If you’ve experienced one of the mechanisms of injury listed above and if you lift your arm to a specific height it causes a painful catch/click/pop, you might have a labral tear. Don’t worry, Trubisky’s tear didn’t need surgery and you probably don’t need surgery either. If you’re just trying to get back to living your day to day life and doing some recreational activates, PT can restore your shoulder mobility and strength. When you move with efficient mechanics that don’t irritate the injured part of your labrum, it allows painful inflammation to dissipate and proper healing to take place. You would need PT after surgery anyway, so why not try it first and at the very least speed up your recovery? 

Shoulder Impingement 

This is one a lot of people push through because the pain is often tolerable. If you’re a Bears player who just needs to make it to playoffs and has an amazing team of trainers, then you might be ok. If you plan on pushing through your pain well beyond the Super Bowl, then you’ll end up with a chronic problem that’s much harder to get rid of. Similar to the labral tear, people with a shoulder impingement problem will experience pain when lifting their arm at or beyond 90 degrees where in most cases, the head of the humerus will start pinning a muscle tendon against the top of the shoulder joint. However, there isn’t usually a clear mechanism of injury and the pain seems to just gradually increase out of nowhere. If this sounds like you, then PT for shoulder impingement is actually incredibly straight forward and relatively quick and easy to fix. You’ll primarily be learning how to strengthen and then recruit the right muscles to fire at the right time to create efficient shoulder movement that avoids impingement.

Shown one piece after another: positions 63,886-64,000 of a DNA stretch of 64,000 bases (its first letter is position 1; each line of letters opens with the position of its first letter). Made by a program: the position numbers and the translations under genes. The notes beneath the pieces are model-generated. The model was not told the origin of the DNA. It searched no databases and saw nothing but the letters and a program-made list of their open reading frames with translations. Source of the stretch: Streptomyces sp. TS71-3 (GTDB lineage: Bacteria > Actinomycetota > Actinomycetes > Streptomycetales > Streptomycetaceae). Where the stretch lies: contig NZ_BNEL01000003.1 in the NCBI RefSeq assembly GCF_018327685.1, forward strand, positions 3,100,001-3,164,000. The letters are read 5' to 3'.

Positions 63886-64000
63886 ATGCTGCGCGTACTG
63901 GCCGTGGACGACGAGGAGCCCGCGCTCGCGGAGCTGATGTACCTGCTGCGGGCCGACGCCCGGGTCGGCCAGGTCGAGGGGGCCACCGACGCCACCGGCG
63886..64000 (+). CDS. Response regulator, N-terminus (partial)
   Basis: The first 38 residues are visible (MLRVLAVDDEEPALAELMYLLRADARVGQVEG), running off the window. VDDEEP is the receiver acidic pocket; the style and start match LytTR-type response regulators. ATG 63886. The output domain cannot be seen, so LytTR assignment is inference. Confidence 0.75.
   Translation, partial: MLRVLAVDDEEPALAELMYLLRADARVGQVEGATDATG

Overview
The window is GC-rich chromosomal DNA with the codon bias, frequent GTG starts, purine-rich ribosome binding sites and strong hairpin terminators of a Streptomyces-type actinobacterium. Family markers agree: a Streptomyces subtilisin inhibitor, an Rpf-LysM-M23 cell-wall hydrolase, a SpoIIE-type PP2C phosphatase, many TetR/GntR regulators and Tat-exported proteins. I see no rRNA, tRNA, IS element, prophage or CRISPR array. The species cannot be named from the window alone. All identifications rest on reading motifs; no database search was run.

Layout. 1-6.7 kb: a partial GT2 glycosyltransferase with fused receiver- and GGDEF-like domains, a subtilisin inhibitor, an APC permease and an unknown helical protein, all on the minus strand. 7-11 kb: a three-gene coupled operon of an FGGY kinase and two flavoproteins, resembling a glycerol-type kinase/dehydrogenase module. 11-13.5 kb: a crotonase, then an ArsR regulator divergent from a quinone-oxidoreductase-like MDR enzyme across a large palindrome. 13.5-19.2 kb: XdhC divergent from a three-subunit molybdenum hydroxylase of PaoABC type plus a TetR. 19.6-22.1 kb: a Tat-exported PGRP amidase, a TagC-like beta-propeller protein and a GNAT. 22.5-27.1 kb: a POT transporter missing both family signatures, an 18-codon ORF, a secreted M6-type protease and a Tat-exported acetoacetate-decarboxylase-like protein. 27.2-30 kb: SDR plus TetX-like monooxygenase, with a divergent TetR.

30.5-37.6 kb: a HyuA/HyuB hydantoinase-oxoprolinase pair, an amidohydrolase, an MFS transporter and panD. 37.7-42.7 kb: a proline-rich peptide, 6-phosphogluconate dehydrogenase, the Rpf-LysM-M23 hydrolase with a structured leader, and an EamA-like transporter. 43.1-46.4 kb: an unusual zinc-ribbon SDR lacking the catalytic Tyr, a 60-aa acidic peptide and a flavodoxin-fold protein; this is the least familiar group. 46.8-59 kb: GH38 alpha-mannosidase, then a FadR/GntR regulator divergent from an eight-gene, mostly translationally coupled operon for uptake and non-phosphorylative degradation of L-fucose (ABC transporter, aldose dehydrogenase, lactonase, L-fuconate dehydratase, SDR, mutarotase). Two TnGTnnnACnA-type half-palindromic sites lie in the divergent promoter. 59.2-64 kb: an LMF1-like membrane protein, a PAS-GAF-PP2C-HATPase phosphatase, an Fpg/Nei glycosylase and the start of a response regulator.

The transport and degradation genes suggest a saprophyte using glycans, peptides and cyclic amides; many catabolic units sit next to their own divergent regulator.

Rotator Cuff Injury 

Severity can range from a strain to a partial or full tear and could be the result of repetitive movement (potentially the tendon was being worn down by a chronic impingement issue) or an acute injury. Unlike labral tears or impingement issues, pain is typically felt when the affected muscle activates and is less dependent on how high the arm is raised and more dependent on how much force the muscle is generating. Weakness is also a major sign which may be accompanied by joint instability depending on the severity. Many patients come to PT thinking they’ve injured their rotator cuff muscles but we often catch them at the impingement stage when we can still prevent injury. However, if you’ve overexerted yourself enough for a Bears first down and suspect a true rotator cuff injury, your PT can still help you fully heal in a way that prevents aggravation or re-injury. 

Frozen Shoulder 

You’ve probably never heard of an NFL player being benched for frozen shoulder (aka adhesive capsulitis, when the shoulder capsule “freezes” and prevents normal shoulder motion). First of all, this condition is more common in women, but more importantly, this condition often arises from a lack of using a previously injured shoulder. Surrounded by some of the best healthcare providers in the nation, football players will not be sitting around idly following even a minor shoulder injury. However, the general public will often self-prescribe rest or “babying” following a minor shoulder injury which has the potential to balloon into frozen shoulder from a lack of movement. If you’re experiencing shoulder pain or even a non-painful lack of shoulder motion, don’t delay! Contact your nearest Body Gears clinic to get treatment started right away! 

To receive an extra 10 minutes on a free injury screen for you or a loved one, email [email protected] with the name of the person who said the quote in the title.